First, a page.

Wednesday, September 28, 2011

Brussels Sprouts n' Lima Beans

Okay, back track eight years ago. I definitely would not have been eating this:

Pictured: Delicious stereotypical health food.

Heck, I hadn't even tried a brussel sprout yet. And, except for one dinner in which my much younger self and younger sister made a mess with Lima beans and ketchup (ketchup made them "taste better"...), I hadn't ate a Lima bean either. Now, however, I'm much more in tune with what is good for me, good for the planet, and well, good tasting!

I got a small bag of baby brussel sprouts from the garden and I knew that they would be roasted. But with what? I have a Whole Foods recipe app for my phone and awhile back I bookmarked a recipe for roasted lima beans. Why not roast the two things together?

Luckily, the idea turned out to be genius and I was able to munch on these for a couple of days! The sprouts and beans rely on roasting to really bring out their flavor and the onions, garlic, and thyme give them a little oompf. This meal comes together fairly quickly and without much effort. It's also great if you only have a couple items on hand. To make it a complete meal I served them with some mashed sweet potatoes that I had leftover. This meal goes really well with sweet potatoes (but then again, what doesn't!?).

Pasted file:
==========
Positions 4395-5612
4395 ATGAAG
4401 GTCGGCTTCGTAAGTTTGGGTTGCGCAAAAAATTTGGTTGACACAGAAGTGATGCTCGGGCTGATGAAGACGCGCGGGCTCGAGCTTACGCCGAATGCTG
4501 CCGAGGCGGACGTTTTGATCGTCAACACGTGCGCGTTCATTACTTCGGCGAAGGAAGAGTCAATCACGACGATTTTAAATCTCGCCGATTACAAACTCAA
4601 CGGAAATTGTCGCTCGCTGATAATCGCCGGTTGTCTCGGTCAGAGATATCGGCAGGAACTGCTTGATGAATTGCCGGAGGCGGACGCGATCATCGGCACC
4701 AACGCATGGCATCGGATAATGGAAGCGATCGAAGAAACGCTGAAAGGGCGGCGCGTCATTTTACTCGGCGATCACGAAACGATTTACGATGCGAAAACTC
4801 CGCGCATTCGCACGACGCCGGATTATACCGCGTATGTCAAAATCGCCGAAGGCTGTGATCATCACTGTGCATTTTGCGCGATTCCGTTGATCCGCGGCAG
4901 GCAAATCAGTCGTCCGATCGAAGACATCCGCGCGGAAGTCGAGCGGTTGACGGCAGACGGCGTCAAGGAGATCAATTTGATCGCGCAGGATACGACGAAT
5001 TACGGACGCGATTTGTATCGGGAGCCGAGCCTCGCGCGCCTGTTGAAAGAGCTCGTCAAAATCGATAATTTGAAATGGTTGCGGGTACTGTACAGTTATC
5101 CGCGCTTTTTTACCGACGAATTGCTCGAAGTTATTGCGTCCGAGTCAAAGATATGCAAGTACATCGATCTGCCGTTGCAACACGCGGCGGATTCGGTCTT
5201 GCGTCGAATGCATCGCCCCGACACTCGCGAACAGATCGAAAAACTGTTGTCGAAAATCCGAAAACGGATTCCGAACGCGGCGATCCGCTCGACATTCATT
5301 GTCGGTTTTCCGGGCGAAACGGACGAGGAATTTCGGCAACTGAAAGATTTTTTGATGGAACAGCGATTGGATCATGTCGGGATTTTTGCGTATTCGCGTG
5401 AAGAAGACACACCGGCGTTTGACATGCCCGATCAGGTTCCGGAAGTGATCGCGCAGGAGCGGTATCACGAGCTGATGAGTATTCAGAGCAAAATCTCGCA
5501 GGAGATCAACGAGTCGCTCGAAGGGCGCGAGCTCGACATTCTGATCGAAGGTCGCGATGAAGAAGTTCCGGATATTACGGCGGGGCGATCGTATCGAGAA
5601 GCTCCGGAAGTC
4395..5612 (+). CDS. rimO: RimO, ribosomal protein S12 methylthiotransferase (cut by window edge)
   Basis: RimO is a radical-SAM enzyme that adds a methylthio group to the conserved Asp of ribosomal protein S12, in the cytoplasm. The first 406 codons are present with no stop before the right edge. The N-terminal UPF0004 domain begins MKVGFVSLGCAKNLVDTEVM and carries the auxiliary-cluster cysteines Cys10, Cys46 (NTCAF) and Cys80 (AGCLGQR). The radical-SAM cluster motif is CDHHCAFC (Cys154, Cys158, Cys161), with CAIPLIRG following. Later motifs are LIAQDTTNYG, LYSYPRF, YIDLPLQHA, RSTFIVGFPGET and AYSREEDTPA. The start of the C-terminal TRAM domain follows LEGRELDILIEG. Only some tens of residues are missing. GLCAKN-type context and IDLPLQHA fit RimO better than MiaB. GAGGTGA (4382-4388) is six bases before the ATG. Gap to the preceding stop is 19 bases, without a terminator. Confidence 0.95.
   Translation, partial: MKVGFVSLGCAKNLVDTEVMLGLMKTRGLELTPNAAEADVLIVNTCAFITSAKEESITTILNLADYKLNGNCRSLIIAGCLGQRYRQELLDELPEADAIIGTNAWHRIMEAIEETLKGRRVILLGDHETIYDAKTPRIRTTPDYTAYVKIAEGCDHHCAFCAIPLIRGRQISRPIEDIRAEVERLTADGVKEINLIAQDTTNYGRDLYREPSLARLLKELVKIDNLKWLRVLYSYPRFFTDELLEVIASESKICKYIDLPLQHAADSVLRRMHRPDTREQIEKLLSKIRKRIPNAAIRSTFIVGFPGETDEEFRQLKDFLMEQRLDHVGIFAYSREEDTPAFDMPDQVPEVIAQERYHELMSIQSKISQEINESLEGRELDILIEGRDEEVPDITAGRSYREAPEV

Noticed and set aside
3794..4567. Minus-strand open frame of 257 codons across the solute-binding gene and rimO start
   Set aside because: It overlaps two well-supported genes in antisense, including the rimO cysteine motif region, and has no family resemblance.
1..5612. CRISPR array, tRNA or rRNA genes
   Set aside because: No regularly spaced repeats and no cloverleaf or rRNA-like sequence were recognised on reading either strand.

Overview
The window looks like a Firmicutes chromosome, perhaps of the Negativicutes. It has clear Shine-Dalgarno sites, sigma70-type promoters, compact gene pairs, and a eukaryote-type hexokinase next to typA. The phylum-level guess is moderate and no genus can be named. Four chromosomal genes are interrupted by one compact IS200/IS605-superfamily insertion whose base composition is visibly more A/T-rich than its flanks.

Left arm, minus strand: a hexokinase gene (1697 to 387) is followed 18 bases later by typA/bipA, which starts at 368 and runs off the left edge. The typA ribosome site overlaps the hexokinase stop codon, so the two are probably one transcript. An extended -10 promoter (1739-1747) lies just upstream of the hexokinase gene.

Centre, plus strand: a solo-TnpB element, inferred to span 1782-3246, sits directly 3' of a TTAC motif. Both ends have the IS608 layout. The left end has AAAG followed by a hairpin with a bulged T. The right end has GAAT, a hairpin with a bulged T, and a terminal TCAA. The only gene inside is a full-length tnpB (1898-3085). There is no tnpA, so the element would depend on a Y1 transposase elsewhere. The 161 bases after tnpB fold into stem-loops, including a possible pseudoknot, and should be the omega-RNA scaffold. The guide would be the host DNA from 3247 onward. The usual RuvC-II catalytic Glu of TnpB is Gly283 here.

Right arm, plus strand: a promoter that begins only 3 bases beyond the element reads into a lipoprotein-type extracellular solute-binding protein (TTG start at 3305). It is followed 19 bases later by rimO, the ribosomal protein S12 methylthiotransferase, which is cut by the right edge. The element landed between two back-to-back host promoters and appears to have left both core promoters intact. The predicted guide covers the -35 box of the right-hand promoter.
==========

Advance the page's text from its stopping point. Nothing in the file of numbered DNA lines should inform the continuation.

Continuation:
I am not gonna lie though, I felt super granola-crunchy-hippie as I was eating this... but that's not always a bad thing! Lol.

Roasted Brussels Sprouts and Lima Beans:
1 (10 oz.) box of frozen Lima Beans
1 bay leaf
3 c. brussel sprouts, ends trimmed and quartered if large
1 onion, chopped
4 cloves garlic, divided, minced
3/4 tsp. thyme (I used the leafy thyme, not powdered... not sure if that makes a difference...)
1 Tb. olive oil, divided
Kosher salt and pepper

1. Preheat oven to 400F.
2. Combine sprouts with onion, 3 cloves garlic, 2 tsp. oil, and kosher salt and pepper to taste. Pop in the oven and roast for 20 minutes.
3. Meanwhile, boil the frozen lima beans in salted water with the bay leaf and a minced garlic clove for 6-8 minutes or until firm-tender. Drain them well and blot the excess water with a paper towel. Set aside.
4. After the 20 minutes is up, pull the sprouts out of the oven and toss them with the drained limas, an additional teaspoon of olive oil, and the thyme. Stir well to mix everything up.
5. Roast an additional 15 minutes, stirring once or twice, until the sprouts are browned and tender. Enjoy!